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the mets looked like the cardinals of the last coupla years ---- they won the game largely with their gloves, turning four double plays (one a heart-breaker) and nailing a runner at the plate. they also made the most of a so-so hitting night by getting some well-timed hits. new york went 3 for 6 with two outs and men in scoring position; their only extra-base hit of the night came in such a situation. 5 of their 6 runs scored with two outs.

the cardinals, meanwhile, twice failed to get runners home from third base with one out --- three times, really, since eckstein came around third and tried to score (not . . . ) with 1 out in the 6th and El Albert on deck. nice thinking, oquendo. at the plate, they were uncharacteristically passive against tom glavine, taking 12 called strikes against him in the first 4 innings. last year in the nlcs, they were unabashedly aggressive: swung at 31 of the 40 strikes glavine threw in game 5 (78 percent) and roughed him up for 10 hits in 4 innings. when they finally started taking their rips last night, the cardinals began to hit:

inn swings /
strikes
swing
pct
ab h bb
1 thru 4 16 / 28 57 13 2 0
5 thru 9 36 / 48 75 19 8 3

in the end, the cardinals got as many baserunners as the mets and had more extra-base hits, yet still contrived to get outscored by 5. that's how big the double plays and the lost baserunners were. all three of the best run-scoring models (base runs, linear weights, and runs created) had the cardinals no worse than even; via base runs (the most accurate model in a sample size this small), the cardinals "won" the game, 5 to 4.

carpenter earned his "L" last night in consecutive half-innings, the bottom of the 3d and top of the 4th. first he screwed up the squeeze play, which cost a run; then he took the mound and started missing the strike zone. 10 of his first 16 pitches in the 4th inning were balls; with 2 on and 2 out and the score still just 2-0, carp started overthrowing, missing low 5 times in a span of 7 pitches to jose reyes and paul lo duca. reyes walked; lo duca got ahead 2-0 and then 3-2 before spanking a sharp single up the middle to put the mets firmly in control.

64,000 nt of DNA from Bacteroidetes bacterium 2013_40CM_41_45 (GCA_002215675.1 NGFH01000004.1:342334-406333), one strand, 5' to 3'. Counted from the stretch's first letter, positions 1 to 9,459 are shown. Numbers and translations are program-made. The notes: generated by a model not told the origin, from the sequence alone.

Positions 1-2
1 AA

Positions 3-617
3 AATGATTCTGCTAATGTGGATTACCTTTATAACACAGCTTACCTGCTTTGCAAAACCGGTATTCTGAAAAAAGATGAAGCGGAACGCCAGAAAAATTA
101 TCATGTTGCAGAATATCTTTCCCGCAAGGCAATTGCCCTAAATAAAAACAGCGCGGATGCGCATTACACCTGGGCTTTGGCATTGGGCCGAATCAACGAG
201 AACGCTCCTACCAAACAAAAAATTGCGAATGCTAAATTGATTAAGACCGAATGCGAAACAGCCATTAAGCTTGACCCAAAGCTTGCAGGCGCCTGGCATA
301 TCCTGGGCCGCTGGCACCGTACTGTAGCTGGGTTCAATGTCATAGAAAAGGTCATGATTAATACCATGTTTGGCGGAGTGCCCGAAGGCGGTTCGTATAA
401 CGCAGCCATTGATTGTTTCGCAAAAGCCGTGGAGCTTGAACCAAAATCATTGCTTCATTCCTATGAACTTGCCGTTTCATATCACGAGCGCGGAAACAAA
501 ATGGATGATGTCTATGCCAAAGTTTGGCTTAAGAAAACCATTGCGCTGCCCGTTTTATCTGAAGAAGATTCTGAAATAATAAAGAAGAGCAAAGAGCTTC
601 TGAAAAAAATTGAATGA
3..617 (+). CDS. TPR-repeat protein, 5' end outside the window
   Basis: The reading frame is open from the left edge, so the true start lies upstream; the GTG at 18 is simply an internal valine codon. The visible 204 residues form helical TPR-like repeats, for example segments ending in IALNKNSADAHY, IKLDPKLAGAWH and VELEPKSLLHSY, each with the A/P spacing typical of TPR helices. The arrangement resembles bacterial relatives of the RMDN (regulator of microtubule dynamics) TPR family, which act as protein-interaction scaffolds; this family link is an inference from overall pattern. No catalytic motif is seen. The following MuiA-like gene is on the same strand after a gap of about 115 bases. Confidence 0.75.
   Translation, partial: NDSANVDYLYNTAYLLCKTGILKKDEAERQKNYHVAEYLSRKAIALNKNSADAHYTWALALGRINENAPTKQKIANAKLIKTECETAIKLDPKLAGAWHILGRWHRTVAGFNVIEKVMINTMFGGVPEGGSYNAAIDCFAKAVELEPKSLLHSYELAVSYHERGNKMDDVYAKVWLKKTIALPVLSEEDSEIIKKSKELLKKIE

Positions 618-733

so taguchi made his detractors look good, if not his team. while it would have taken a phenomenal play to catch delgado's opposite-field drive in the 3d inning --- the thing hit off the top of the fence --- gooch never gave himself a chance, ineptly chasing his tail as the thing sailed over his head. the short fly ball he dropped a few innings later didn't end up costing anything, and neither did the two easy groundouts he hit back to the pitcher, but these demerits will embolden his critics --- as well they should. he stinks. taguchi is the early favorite to serve as this year's "marquis test," ie the underperforming veteran who puts la russa's judgment on trial. tony failed last year with marquis, allowing loyalty (or desperation, or whatever it was) to trump common sense until october. we now know that encarnacion will be out until at least may (scroll down to the second item), leaving plenty of at-bats for fringe big-leaguers. i'd just as soon see ryan ludwick take them. maybe the marlins will give us back john gall. maybe philadelphians will run pat burrell out of town . . . .

or maybe it's not in the spirit of opening day to launch right into a dump-the-player campaign. swiss-cheese outfield or no, i really do feel exactly as greg does over at Faith and Fear: "The long night of winter is over. Nothing sucks."

ok, then; not even so taguchi. not for now. links: